That’s not going to happen. Peacekeepers can be a godsend if there’s a peace to keep but they merely become targets of opportunity otherwise. See the 1990s for a dozen or so examples.

And my TCS piece explains why military intervention by the United States or a coalition of outside forces would likely not achieve good results.

So, what then?

My argument is NOT that civil war would be a good thing but that, if every effort to stop it fails, we must get out. It would be an abysmal failure but it would be better than compounding the failure by taking part in somebody else’s civil war. Weisman’s strikes me as incredibly overblown–essentially, a warmed over version of the Domino Theory that was used to justify war in Vietnam and trotted out again during the breakup of Yugoslavia in the 1990s–but we would be in a far greater position to prevent an Iraqi civil war from spreading if we are not bogged down in the middle of it.

(via tip from reader Greg Stuntz)

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James Joyner
About James Joyner
James Joyner is Professor and Department Head of Security Studies at Marine Corps University's Command and Staff College and a nonresident senior fellow at the Scowcroft Center for Strategy and Security at the Atlantic Council. He's a former Army officer and Desert Storm vet. Views expressed here are his own. Follow James on Twitter @DrJJoyner.

Comments

  1. DC Loser says:

    James, I Didn’t comment on this earlier. But P.J. O’Rourke is the originator of the “Give War a Chance” line. That was the title of his 1996 book which talked about Desert Storm. Luttwak’s article was in ’99, as I think you said in your piece.

  2. James Joyner says:

    DCL: Good point. O’Rourke’s book actually came out in 1992. I bought it in grad school about a year after getting back from Desert Storm.

    Photo: Give War a Chance: Eyewitness Accounts of Mankind's Struggle Against Tyranny, Injustice and Alcohol-Free Beer

    I’m not sure if Luttwak stole the title from him or whether it is just a rather obvious play on the simplistic lefty “Give Peace a Chance” line.

  3. Anderson says:

    Unfortunately, not every clever idea is a good idea. Different title, & I think GD might not’ve written his post.

    I mean, you could title a TCS essay “Dirty Stinking Arabs” & then explain how it was an allusion to a line in Finnegans Wake, but that wouldn’t save the title.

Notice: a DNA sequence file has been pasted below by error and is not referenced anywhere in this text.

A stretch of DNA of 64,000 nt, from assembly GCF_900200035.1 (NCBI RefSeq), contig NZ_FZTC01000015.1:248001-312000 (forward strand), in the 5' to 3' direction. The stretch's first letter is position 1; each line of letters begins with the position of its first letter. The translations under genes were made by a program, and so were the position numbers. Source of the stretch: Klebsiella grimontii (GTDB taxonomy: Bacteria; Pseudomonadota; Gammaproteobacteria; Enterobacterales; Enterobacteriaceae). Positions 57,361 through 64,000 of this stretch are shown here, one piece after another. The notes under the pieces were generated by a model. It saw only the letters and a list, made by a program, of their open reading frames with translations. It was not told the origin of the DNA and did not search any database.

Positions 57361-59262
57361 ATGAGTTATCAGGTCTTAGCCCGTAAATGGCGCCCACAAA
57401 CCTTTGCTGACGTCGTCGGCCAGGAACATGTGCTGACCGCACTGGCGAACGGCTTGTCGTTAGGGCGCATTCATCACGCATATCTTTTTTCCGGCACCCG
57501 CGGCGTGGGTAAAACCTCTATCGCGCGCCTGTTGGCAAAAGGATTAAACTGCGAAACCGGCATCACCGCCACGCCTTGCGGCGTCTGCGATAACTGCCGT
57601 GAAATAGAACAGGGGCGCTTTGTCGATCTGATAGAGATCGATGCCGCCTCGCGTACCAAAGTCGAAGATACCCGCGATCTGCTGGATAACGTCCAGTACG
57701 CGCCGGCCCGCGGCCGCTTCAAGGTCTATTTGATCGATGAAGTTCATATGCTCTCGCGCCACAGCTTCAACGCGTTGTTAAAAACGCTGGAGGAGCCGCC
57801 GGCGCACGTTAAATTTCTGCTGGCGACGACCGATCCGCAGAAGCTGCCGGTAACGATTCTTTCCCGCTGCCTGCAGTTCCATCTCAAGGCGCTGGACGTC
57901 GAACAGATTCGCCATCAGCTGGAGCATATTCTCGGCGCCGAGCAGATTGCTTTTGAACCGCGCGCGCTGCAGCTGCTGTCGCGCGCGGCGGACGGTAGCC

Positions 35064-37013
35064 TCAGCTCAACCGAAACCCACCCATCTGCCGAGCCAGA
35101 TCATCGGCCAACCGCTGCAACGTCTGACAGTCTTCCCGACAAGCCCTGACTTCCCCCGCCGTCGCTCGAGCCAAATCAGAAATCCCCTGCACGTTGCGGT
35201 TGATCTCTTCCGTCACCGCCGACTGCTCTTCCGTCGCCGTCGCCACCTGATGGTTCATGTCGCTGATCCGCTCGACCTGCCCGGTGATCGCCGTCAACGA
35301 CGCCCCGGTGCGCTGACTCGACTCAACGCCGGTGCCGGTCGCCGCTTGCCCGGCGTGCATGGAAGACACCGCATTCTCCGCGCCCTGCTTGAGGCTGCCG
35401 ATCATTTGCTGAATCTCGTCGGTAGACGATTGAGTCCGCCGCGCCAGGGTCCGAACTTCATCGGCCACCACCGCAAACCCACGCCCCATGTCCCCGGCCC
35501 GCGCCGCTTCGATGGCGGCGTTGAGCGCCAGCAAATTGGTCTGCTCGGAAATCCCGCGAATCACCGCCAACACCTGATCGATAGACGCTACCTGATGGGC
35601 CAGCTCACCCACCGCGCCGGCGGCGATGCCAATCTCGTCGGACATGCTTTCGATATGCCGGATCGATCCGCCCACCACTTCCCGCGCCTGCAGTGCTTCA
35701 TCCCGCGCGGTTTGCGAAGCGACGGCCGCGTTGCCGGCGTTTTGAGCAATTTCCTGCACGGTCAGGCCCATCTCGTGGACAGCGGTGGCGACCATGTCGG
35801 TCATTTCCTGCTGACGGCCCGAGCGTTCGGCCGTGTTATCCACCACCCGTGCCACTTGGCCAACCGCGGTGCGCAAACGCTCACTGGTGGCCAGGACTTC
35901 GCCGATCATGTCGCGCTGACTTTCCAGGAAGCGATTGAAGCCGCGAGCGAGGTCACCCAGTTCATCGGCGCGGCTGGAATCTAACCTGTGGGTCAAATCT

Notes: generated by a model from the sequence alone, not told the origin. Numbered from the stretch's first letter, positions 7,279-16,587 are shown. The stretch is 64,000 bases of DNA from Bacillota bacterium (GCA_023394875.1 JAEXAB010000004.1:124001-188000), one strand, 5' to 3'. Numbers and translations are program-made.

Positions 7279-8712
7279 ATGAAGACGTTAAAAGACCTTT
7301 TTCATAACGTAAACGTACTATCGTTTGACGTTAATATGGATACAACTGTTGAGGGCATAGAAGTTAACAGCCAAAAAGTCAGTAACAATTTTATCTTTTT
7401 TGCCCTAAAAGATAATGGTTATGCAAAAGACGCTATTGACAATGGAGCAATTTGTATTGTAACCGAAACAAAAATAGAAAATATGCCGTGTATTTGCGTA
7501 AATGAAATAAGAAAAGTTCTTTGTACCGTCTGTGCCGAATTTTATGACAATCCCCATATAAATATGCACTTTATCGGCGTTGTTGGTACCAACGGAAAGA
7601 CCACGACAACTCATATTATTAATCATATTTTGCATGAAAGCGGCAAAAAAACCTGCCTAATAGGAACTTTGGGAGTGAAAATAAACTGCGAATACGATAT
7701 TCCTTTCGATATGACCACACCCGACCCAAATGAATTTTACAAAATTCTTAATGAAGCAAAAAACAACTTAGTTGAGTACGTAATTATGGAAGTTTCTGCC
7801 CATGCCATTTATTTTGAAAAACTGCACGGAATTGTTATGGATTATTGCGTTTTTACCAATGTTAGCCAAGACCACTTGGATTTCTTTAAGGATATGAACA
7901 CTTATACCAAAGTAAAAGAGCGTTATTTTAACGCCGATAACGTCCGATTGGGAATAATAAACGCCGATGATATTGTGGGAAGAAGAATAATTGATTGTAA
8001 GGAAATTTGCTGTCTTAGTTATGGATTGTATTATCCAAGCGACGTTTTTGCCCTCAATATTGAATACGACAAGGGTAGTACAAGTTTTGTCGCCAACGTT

4. just me says:

    I actually agree that if civil war breaks out, the best bet is to back out, rather than trying to stop it.

    I sometimes think the whole Israel/Palestinian conflict would be much better, if we weren’t so busy trying to stop war, and we just let the Israelis and Palestinians fight it out until one side of the other was defeated.

  5. LJD says:

    Yeah! Let those dirty stinkin arabs kill eachother without our intervention. After all we got social programs to pay for….

  6. G A Phillips says:

    Civil war will happen because of Islam, nothing more nothing less, and it’s not give civil war a chance, it’s take a chance and place your bets on when it’s going to commence.

  7. Jonk says:

    It’s those blasted colonial boundries! Redraw them, maybe they won’t notice…

    …no?…

    …well, it was worth a shot.

  8. Randall says:

    It is simply NOT obvious that a civil war in Iraq is, at this point, the worst possible outcome.

    Here’s a worse outcome than a civila war now (or soon):

    American troops spend ten more years failing to bring democracy to Iraq, loose 5,000 more good men and women than have already been lost, and THEN there is a civil war.

    The argument that we “owe” Iraq democracy is predicated on the idea that democracy is a possibility for a part of the world that managed to avoid it for this long.

    If this idea is false, it’s time to go.

    N. O. W.